We used to think that every single decision was life or death of our startup. We would waste a lot of time debating decisions, over-researching and arguing because we were so worried that if we made a wrong decision everything would fall down around us. I think this comes from the belief that there is a right and wrong way to do everything, but this is not the case.

The majority of decisions are situational and unique to your business. There are so many questions founders ask – how should I split equity in my company, should I get a tech co founder, should I take on investment, which markets should we launch in, when is the right time to quit my job – and so on. The same questions come up over and over again at events and in conversations. Yes – these are hard questions but they are hard because there is no defined answer. The right decision for one company will be entirely different to another. There are fundamental principles that underpin these kinds of decisions and speaking to advisors and peers will help you to consider the right factors. But for the most part, no one has a crystal ball and no one actually knows what the right decision is. A good way to look at it as a ‘choose your own adventure’ book.

Now that we know this, we are so much more relaxed in our decision making. We try not to have a pre-determined outcome in mind. We both gather the information we need to help us make the decision then discuss the factors we need to consider and then come to a conclusion collaboratively. In a previous post I mentioned that we used to come in on extremes and have to negotiate each other towards a middle position. We seem to have this sussed now because each of us is less attached to our in initial thinking and being right and we just want to make the best decision for the company.

Make a decision. Don’t be a flat squirrel on the road of life.

We’ve also developed a no blame culture. Some of our decisions are made together and some individually. If someone makes the wrong call, even if the consequences are pretty disastrous, we back each other and it is never a question of fault. As long as the intention was right, mistakes are part and parcel of doing something like this. Besides, so many things go wrong that you lose track of who’s ‘fault’ it is so it t simply stops mattering. It makes risk taking much easier when you know you know your Co-founder will back whatever decision you make even if it isn’t the right one.

5. We’ve realised that the struggle is the journey and it is worth enjoying it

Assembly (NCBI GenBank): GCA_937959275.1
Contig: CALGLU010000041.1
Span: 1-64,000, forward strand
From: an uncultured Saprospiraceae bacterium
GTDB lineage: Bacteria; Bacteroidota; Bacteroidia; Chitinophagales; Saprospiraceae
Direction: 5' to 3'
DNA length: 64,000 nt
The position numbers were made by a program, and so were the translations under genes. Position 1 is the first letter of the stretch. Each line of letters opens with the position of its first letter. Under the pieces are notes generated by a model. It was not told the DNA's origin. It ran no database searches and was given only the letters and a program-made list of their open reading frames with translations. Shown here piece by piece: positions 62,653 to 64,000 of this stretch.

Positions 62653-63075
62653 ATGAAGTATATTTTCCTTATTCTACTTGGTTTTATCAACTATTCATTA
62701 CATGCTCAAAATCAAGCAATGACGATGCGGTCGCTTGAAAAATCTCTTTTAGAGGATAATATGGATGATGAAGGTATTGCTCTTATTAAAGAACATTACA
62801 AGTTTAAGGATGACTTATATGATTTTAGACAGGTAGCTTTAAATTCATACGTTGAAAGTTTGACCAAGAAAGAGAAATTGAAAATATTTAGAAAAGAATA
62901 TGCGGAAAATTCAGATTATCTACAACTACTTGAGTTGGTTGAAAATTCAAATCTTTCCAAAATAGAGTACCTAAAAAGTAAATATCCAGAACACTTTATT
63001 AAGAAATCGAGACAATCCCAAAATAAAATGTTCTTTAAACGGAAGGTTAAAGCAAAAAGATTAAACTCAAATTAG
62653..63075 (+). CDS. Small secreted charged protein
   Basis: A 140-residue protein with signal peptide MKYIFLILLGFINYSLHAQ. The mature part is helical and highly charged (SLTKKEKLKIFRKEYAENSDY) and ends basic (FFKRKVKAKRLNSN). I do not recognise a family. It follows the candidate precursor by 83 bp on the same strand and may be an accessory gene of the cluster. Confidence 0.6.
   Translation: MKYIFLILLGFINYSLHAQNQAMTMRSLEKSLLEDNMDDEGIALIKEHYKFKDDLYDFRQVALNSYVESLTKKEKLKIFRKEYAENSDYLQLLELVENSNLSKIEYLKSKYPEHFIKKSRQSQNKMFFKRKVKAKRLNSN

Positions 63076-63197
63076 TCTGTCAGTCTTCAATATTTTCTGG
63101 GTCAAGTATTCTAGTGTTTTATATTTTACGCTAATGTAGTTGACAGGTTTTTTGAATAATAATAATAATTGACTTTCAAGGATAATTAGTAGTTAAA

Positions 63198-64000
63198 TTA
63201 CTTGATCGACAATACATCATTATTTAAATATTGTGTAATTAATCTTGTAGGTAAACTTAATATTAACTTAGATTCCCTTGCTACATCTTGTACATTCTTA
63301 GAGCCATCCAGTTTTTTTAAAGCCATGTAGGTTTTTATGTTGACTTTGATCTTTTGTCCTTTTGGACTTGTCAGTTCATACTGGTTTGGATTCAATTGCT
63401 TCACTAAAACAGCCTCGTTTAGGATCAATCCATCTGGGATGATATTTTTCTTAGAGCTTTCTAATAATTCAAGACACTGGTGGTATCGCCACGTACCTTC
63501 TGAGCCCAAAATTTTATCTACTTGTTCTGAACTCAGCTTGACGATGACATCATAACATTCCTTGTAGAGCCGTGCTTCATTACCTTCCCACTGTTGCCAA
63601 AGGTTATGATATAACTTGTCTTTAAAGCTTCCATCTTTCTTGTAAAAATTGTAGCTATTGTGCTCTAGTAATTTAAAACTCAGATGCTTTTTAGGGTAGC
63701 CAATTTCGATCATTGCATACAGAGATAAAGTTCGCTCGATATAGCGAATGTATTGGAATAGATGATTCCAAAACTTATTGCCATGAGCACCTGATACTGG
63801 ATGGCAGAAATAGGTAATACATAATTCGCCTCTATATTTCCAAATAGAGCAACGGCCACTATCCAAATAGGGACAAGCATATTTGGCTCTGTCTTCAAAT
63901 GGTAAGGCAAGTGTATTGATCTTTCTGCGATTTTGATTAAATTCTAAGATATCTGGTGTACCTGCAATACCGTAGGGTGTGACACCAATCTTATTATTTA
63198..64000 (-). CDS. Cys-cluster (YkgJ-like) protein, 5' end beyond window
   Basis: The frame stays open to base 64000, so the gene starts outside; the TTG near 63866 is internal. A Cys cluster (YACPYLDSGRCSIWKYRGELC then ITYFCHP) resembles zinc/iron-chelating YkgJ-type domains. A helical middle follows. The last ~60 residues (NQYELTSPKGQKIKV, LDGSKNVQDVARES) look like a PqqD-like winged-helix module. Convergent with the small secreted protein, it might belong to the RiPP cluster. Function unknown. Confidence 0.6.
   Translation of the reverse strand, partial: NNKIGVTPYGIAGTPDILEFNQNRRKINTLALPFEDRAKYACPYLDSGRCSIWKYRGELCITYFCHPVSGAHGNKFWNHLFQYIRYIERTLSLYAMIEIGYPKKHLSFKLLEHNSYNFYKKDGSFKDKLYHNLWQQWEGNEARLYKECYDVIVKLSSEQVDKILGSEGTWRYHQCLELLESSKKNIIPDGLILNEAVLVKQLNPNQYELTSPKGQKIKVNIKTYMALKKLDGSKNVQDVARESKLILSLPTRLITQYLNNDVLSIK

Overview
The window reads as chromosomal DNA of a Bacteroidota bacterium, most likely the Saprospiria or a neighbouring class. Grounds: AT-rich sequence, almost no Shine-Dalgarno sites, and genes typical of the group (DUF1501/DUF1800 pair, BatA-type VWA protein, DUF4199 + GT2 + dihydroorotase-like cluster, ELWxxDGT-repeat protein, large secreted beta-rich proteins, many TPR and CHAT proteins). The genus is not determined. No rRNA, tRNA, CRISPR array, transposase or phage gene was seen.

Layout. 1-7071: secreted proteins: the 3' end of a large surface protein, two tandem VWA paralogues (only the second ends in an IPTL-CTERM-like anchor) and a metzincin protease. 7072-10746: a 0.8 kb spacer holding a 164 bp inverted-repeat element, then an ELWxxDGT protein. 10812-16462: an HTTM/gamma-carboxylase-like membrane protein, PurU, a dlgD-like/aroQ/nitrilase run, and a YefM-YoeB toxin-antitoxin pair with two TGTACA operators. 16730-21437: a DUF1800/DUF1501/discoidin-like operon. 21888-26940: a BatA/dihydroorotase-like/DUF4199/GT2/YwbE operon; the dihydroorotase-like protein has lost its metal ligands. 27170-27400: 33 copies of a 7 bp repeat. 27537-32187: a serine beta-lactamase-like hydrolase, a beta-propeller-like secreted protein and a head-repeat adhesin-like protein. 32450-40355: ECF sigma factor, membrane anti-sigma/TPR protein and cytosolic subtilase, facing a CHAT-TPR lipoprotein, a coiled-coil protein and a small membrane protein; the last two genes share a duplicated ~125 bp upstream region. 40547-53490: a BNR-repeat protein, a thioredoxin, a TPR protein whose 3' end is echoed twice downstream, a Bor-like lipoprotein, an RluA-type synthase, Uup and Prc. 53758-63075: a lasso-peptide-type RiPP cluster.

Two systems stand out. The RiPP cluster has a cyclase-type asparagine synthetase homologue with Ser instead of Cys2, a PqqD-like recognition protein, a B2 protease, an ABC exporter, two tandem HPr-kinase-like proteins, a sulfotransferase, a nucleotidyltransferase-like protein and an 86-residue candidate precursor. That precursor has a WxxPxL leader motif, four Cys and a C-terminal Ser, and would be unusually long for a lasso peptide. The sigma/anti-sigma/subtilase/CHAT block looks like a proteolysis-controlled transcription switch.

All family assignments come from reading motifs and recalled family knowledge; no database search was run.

This has been a fundamental mind shift for me. I really don’t know what I was thinking when I first started working on Flowerfox, but I’m pretty sure I believed that it would be a bit of hard work for a period of time setting the company up and then once that was done, it would be smooth sailing. That we would just run the company, no worries.

I used to think this when I was employed too. I would get really frustrated at all the obstacles I perceived were in my way that I perceived were making it harder to do my job. And then you just kind of realise – overcoming these obstacles IS my job.

Deciding what matters is one of the key challenges.
Deciding what matters is one of the key challenges.

Every single day there are new challenges, ups and downs, new experiences, unknowns – it’s a never ending journey. No two days are the same and most of the time you wake up in the morning and don’t know what’s going to happen….and this is still pre-launch! But navigating through all of these challenges is the job of a founder, and every now and then you have a day when everything starts to go right and it makes up for all the negatives.

Effective leaders learn not to take every decision and outcome personally. We’ve stopped personalising every problem because most of the time it has nothing to do with your ability as a Founder. Plus cut yourself some slack…you’ve never started a business before!

When you see that the company still progresses despite all of the setbacks you start to realise that it’s the founder’s mindset and ability to manage through the uncertainty that is one of the true competitive advantages of a startup team.

6. We waste very little time and energy being pissed off about anything

In the beginning we wasted a lot of energy being annoyed about things, and doing a fair amount of complaining when things didn’t go to plan. These days we rarely bitch or rant about for longer than a couple of minutes and instead skip straight to the solution. Now we laugh a lot more, shrug off setbacks and have become way more resilient and better at managing stress. And let’s face it, there’s enough stress in startup land already! Juggling multiple jobs, long hours, remote working, budget constraints, and putting all of your time, money and energy into something that might not succeed. You have to motivate yourself day in day out, which is harder than it seems.

We simply made the decision that above anything else, we need to enjoy the journey because if we stop , we will lose the passion and drive that’s required to make a startup successful.

We both agree that we have become better people in the past year. We are much more confident, we trust our intuition and we are happier because we’re in control of our own destiny. We are excited as we move towards all of the challenges of launch and we no longer fear failure. Some parting wise words – “Success is not final, failure is not fatal, it is the courage to continue that counts” Winston Churchill. Because if you don’t keep believing that what you are doing is worthwhile – no one else will either!

Flowerfox is approaching launch any day now, head there and sign up for their newsletter to be notified when they do. Our thanks to Abby and Leah for sharing such a personal journey.

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Marcus Holmes

Gentleman Technologist and co-founder of Startup News. His vision has made //SN a sustainable media cheerleader for the startup community. Former CEO of Phnom Penh Post, he can be found somewhere in S.E. Asia coding away...